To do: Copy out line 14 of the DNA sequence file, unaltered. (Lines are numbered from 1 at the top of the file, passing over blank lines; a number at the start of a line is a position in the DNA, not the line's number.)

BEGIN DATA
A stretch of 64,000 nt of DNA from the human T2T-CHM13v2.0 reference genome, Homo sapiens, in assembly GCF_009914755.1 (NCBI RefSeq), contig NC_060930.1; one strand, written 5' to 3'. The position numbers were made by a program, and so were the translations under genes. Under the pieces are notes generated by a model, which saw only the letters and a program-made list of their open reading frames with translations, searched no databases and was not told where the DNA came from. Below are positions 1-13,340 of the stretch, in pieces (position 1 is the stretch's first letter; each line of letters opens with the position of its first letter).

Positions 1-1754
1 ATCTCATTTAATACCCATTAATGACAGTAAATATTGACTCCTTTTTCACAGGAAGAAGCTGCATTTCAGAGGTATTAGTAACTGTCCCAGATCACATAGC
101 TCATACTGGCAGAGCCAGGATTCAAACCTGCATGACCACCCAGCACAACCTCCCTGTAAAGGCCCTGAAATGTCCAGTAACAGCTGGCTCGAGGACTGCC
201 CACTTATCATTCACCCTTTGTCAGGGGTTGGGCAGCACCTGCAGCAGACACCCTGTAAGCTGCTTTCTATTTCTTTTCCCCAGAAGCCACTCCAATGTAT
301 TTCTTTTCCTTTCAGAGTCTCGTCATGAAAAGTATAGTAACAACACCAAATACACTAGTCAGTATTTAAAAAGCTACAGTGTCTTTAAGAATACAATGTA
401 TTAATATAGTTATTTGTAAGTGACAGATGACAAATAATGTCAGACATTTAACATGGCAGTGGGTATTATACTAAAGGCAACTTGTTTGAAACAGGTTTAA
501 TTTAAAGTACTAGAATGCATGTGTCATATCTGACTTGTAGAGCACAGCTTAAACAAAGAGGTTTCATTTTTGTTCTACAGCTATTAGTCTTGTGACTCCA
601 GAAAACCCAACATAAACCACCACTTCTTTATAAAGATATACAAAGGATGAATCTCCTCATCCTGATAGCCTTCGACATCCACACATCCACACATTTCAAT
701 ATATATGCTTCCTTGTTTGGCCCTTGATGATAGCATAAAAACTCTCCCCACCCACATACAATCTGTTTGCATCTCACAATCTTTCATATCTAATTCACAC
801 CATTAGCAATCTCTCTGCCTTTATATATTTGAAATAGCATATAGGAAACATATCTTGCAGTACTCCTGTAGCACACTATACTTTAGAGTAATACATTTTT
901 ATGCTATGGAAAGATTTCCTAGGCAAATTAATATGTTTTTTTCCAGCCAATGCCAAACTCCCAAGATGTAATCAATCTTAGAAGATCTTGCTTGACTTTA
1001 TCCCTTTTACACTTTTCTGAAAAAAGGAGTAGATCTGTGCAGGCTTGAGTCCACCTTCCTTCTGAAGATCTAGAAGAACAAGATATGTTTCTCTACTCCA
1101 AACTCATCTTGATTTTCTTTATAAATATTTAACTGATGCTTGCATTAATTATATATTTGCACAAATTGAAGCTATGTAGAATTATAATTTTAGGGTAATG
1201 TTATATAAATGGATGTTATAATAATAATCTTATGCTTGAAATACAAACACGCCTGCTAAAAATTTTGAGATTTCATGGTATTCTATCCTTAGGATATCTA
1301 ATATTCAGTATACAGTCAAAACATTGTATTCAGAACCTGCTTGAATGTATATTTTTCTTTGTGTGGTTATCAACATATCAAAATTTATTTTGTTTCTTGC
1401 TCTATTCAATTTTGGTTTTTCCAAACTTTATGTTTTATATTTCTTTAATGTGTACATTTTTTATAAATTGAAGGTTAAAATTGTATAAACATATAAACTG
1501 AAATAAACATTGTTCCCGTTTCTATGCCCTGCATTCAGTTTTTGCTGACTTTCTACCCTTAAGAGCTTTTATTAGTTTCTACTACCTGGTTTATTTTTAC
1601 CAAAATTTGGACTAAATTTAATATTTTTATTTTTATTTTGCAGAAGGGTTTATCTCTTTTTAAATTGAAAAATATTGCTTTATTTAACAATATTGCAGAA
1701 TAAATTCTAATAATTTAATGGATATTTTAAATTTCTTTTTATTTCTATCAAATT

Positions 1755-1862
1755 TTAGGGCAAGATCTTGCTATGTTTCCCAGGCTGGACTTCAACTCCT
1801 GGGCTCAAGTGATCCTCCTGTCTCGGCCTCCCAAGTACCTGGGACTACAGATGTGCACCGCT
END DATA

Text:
1101 AACTCATCTTGATTTTCTTTATAAATATTTAACTGATGCTTGCATTAATTATATATTTGCACAAATTGAAGCTATGTAGAATTATAATTTTAGGGTAATG